COVID-19 clinical phenotypes and short-term outcomes : differences between the first and the second wave of pandemic in Italy

Objectives: There are no comparative studies between patients belonging to the first and second waves of the SARS-CoV-2 pandemic, the virus triggering coronavirus disease 2019 (COVID-19). In this retrospective observational study, we analyzed the clinical characteristics and the short-term outcomes of two groups of laboratory-confirmed COVID-19 patients with moderate-to-severe acute respiratory distress syndrome (ARDS) belonging to two different waves of the pandemic. Methods: We analyzed 97 consecutive patients from 11 March 2020 to 31 May 2020 and 52 consecutive patients from 28 August 2020 to 15 October 2020. Results: Patients belonging to the second wave were younger, had a lower number of concomitant chronic conditions (multimorbidity), and had a milder clinical phenotype. Medical treatments and respiratory support use have changed during the COVID-19 pandemic, based on different laboratory results and disease clinical features. Patients in the second wave had better short-term clinical outcomes, with lower death rates and more step-down transfers to a general ward. Conclusion: The present findings show a clear phenotypic difference in patients hospitalized at different stages of the COVID-19 pandemic in Italy. These results can help to stratify clinical risk and to better tailor medical treatments and respiratory support for patients with ARDS and COVID-19 pneumonia.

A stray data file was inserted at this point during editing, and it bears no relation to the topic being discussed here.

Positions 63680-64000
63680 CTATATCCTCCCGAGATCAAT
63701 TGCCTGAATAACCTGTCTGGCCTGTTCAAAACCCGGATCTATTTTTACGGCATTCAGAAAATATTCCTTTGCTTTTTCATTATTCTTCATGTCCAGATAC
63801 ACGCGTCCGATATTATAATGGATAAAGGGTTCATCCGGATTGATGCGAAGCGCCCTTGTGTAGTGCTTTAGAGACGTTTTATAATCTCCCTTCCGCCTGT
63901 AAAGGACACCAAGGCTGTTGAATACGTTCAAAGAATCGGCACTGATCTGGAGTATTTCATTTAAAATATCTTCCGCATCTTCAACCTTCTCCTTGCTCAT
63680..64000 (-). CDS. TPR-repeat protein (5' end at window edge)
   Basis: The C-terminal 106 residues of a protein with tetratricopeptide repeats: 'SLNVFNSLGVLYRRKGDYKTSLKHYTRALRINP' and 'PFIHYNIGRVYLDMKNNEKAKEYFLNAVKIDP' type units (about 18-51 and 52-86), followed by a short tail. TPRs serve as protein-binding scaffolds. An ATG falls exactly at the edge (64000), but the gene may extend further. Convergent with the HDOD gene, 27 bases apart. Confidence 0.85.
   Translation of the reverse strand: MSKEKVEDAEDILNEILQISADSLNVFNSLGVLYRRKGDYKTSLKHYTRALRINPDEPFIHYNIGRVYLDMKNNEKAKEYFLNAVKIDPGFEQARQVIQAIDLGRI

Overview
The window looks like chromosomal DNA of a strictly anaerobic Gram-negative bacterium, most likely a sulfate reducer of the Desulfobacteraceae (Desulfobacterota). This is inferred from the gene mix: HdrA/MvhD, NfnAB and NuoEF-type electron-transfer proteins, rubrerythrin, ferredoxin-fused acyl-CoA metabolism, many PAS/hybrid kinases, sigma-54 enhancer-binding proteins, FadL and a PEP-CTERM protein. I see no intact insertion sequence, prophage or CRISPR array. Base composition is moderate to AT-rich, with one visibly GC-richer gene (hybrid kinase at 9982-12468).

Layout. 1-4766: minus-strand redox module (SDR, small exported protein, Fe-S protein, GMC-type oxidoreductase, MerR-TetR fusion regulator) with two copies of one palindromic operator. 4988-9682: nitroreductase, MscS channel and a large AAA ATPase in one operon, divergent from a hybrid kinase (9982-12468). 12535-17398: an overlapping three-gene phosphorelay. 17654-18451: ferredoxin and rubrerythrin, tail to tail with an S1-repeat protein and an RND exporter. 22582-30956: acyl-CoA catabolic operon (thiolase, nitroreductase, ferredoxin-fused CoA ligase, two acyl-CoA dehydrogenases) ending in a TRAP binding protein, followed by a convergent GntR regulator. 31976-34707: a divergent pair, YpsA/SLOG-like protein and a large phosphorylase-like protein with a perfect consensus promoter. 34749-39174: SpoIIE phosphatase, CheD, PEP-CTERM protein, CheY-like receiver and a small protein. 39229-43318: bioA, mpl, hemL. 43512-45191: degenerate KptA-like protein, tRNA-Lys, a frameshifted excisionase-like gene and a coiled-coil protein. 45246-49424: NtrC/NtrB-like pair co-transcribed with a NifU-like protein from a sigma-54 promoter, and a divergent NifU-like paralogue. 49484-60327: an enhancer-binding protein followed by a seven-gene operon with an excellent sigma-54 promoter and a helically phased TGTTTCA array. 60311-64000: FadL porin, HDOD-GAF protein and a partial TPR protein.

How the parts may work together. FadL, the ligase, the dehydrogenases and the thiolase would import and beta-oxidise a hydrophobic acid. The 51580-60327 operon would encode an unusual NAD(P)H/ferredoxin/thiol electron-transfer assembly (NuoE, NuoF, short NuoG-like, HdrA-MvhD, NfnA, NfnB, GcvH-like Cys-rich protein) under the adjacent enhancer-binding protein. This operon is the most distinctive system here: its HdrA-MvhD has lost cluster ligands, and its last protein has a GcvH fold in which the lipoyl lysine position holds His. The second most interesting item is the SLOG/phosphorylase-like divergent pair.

Media Type:

Electronic Article

Year of Publication:


Contained In:

Expert review of respiratory medicine - Vol. 15, No. 12 (2021), p. 1619-1625




Portacci, Andrea
Carpagnano, Giovanna Elisiana
Tummolo, Maria Grazia
Santomasi, Carla
Palma, Lavinia
Fasano, Domenico
Resta, Emanuela
Lozupone, Madia
Solfrizzi, Vincenzo
Panza, Francesco
Resta, Onofrio



Keywords: Schlagworte

Date Completed 13.12.2021

Date Revised 14.12.2021

published: Print-Electronic

Citation Status MEDLINE

Copyright: From MEDLINE®/PubMed®, a database of the U.S. National Library of Medicine

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